BBC harks back to a previous life
This Is Your Life Big Red Book
related pages...

Michael Aspel

a career review

The Big Red Book

the programme's icon

Eamonn Andrews

a brief biography

A Life Refused

those who said 'No'

Woman's voice in TV shock

Daily Sketch interview with director Yvonne Littlewood

Eamonn Andrews

Shirley Bassey

Richard Gordon

Freddie Mills

Stanley Matthews

Patrick Moore

David Nixon

The Guardian: This Is Your Life article

The Guardian 29 July 1993

BBC harks back to a previous life

Andrew Culf Media Correspondent

This Is Your Life, one of the longest running programmes on television, has been poached from ITV by the BBC as part of its quest for ratings success.

The 38-year-old warhorse, killed off by the BBC in 1964 before being revived five years later by ITV, regularly attracts audiences of 12 million.

Alan Yentob, controller of BBC1, denied that This Is Your Life's "evergreen formula" was out of step with BBC policy, which places a high premium on distinctive and non-derivative formats, or with yesterday's annual review which calls for an injection of "freshness and surprise" into BBC1.

ITV said the show had performed sterling service, but would be replaced by programmes appealing to a younger and more upmarket audience.

Greg Dyke, chief executive of LWT, said: "This move shows more than anything else how desperate the BBC is to improve its dismal ratings performance."

The BBC had once been a breeding ground for new popular programming and talent, but was "increasingly relying on poaching ITV staff and now ITV shows." Mr Dyke said.

Mr Yentob, who has signalled determination to broaden the BBC's appeal with more popular entertainment, has also signed contracts with Rowan Atkinson, Angus Deayton, Felicity Kendal and Nicholas Lyndhurst in an estimated £15 million package of programmes for 1994.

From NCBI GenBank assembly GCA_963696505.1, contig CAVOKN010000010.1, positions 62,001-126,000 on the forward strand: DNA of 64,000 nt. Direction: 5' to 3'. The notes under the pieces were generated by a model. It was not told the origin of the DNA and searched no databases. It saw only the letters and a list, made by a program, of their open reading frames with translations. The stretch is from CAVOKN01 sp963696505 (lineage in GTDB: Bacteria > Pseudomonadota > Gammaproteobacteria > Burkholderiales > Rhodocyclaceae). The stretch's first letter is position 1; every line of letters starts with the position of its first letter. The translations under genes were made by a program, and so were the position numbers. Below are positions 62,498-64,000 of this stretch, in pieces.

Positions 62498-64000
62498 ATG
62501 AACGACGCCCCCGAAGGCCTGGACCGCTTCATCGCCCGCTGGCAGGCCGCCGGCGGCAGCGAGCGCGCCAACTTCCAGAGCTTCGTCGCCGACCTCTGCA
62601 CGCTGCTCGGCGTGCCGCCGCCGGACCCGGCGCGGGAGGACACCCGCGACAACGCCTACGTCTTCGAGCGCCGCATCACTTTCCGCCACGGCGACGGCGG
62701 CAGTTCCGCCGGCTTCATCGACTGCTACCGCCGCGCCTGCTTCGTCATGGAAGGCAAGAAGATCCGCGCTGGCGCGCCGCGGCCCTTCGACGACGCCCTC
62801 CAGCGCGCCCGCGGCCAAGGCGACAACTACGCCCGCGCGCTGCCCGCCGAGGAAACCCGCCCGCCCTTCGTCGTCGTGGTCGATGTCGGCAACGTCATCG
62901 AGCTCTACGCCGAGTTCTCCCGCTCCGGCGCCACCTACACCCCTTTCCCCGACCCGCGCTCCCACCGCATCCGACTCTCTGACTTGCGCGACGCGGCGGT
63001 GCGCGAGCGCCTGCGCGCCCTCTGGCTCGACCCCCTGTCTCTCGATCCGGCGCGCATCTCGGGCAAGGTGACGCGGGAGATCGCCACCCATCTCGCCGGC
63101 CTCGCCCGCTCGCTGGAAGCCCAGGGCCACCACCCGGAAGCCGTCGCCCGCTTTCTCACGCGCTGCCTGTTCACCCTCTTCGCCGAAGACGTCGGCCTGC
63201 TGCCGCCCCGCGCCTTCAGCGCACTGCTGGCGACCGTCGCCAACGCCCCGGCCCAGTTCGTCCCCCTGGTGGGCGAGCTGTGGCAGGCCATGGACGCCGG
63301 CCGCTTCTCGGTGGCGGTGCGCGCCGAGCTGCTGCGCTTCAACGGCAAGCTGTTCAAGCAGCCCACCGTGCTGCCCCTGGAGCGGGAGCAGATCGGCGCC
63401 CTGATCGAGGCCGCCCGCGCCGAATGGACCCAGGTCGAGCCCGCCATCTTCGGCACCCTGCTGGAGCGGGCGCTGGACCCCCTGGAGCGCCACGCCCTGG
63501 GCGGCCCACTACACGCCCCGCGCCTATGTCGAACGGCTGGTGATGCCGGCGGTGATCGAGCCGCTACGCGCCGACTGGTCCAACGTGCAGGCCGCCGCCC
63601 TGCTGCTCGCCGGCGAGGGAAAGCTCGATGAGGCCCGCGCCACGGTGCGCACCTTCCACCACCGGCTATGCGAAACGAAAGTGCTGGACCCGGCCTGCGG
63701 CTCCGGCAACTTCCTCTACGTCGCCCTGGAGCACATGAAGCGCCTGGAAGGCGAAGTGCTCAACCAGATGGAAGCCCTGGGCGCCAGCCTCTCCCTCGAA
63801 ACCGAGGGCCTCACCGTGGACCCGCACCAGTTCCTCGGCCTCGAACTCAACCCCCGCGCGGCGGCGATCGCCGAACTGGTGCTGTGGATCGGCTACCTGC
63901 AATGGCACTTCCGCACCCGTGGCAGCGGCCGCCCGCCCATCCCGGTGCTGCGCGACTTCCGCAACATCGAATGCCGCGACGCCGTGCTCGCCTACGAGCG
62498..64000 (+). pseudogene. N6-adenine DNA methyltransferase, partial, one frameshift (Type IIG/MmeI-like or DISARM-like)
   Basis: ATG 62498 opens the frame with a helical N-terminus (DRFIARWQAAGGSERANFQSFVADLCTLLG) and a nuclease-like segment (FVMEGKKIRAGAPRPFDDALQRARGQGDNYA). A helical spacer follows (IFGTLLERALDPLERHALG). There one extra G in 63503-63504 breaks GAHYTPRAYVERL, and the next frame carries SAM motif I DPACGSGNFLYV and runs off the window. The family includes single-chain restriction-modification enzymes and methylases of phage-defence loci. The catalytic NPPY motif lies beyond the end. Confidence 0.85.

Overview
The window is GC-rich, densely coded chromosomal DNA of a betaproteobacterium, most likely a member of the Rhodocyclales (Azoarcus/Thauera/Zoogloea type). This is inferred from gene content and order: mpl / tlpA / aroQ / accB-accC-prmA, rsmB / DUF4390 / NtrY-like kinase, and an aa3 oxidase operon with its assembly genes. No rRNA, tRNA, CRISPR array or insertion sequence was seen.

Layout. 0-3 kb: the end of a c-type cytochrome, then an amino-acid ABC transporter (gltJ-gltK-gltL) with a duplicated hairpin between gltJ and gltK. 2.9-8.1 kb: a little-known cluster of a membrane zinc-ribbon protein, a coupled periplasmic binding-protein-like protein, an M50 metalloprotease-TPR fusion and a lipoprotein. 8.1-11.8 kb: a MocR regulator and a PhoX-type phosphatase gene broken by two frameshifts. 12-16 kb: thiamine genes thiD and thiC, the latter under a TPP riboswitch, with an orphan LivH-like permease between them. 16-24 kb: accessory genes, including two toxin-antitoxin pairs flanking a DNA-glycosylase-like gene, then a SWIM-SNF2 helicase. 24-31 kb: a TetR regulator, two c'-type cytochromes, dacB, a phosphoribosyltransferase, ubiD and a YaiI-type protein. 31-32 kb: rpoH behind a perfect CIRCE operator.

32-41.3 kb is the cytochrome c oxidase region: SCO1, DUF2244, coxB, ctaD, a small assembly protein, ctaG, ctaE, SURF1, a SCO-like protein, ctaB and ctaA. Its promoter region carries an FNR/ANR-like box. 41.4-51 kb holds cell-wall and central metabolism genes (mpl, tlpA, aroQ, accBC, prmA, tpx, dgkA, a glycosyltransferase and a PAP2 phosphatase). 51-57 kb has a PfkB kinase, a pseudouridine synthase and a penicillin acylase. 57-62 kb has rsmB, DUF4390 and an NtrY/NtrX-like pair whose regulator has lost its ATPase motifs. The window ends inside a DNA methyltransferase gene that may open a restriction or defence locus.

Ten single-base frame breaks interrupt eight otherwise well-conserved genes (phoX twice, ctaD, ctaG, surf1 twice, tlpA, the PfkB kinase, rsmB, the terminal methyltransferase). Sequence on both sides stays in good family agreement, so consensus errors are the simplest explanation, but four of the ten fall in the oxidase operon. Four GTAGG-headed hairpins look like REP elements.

The acquisition of Michael Aspel and his big red book is part of a wider deal between the BBC and Thames, the former ITV company which lost its franchise in 1991 and is now an independent production company. Thames will also develop and supply drama and situation comedies in a three-year deal, starting in January 1994, believed to be worth £20 million.

Mr Yentob, attempting to revive BBC1's flagging audience share, said: "The challenge of BBC1 is to position itself as the channel of diverse appeal. These developments symbolise range, risk and renewal."

This Is Your Life will return to ITV in the autumn, before transferring to the BBC in September 1994, with an estimated £3 million price tag.

Mr Yentob said: "It is one of the few shows that have made an indelible mark on British TV. It has stood the test of time and it will benefit from change and from moving to the BBC from ITV." It would be less show-business or celebrity driven.

The Guardian: This Is Your Life article

The Guardian 29 July 1993

38-year-old TV warhorse gets a new canter

This Is Your Life, the BBC's freshest acquisition, is one of television's golden oldies, writes Andrew Culf.

Almost as old as Come Dancing, it was first screened in 1955. Although Alan Yentob, BBC1's controller, yesterday insisted it fits into the BBC's policy of distinctive and innovative programming, there was some surprise that such a well-worn format had won favour.

John Birt, director general, in his review of the year's television output, said there was an "impression that the early evenings on BBC1 do not match our Extending Choice promises. Too much of our output is formulaic and tired. The task for BBC1 is to introduce freshness and surprise into this part of the schedule."

The BBC insists it will reinvigorate the format of This Is Your Life, but the 38-year-old warhorse will give the autumn 1994 schedules a distinctly dated look.

The first "victim" in 1955 was the show's later presenter Eamonn Andrews. Meticulous planning came unstuck when the Daily Sketch revealed that Stanley Matthews, the footballer, was to be its subject. Andrews was led to believe boxer Freddie Mills would be the replacement – but the tables were turned.

The first host was Ralph Edwards, an American who devised the format. Andrews took over as presenter in September 1955.

The BBC killed off the programme in 1964 after nine years and 255 programmes.

It was revived by ITV in 1969 when Andrews took the format to Thames Television, the new London-based commercial station.

Only two subjects refused to appear: Danny Blanchflower's calm response to the words "This Is Your Life" was "Oh no, it's not". Richard Gordon, author of Doctor in the House, also refused to participate.

Andrews was tied up in a sack to surprise David Nixon, dressed as an airline steward to catch Shirley Bassey, and as an astronaut for Patrick Moore.

In 1961, the show's director, Yvonne Littlewood, was heard after a sound breakdown blaspheming on air: "Oh Christ, not again."

Michael Aspel took over the show in 1988 (Andrews died in 1987) and will host ITV's last 26 programme run in the autumn before transferring to BBC1.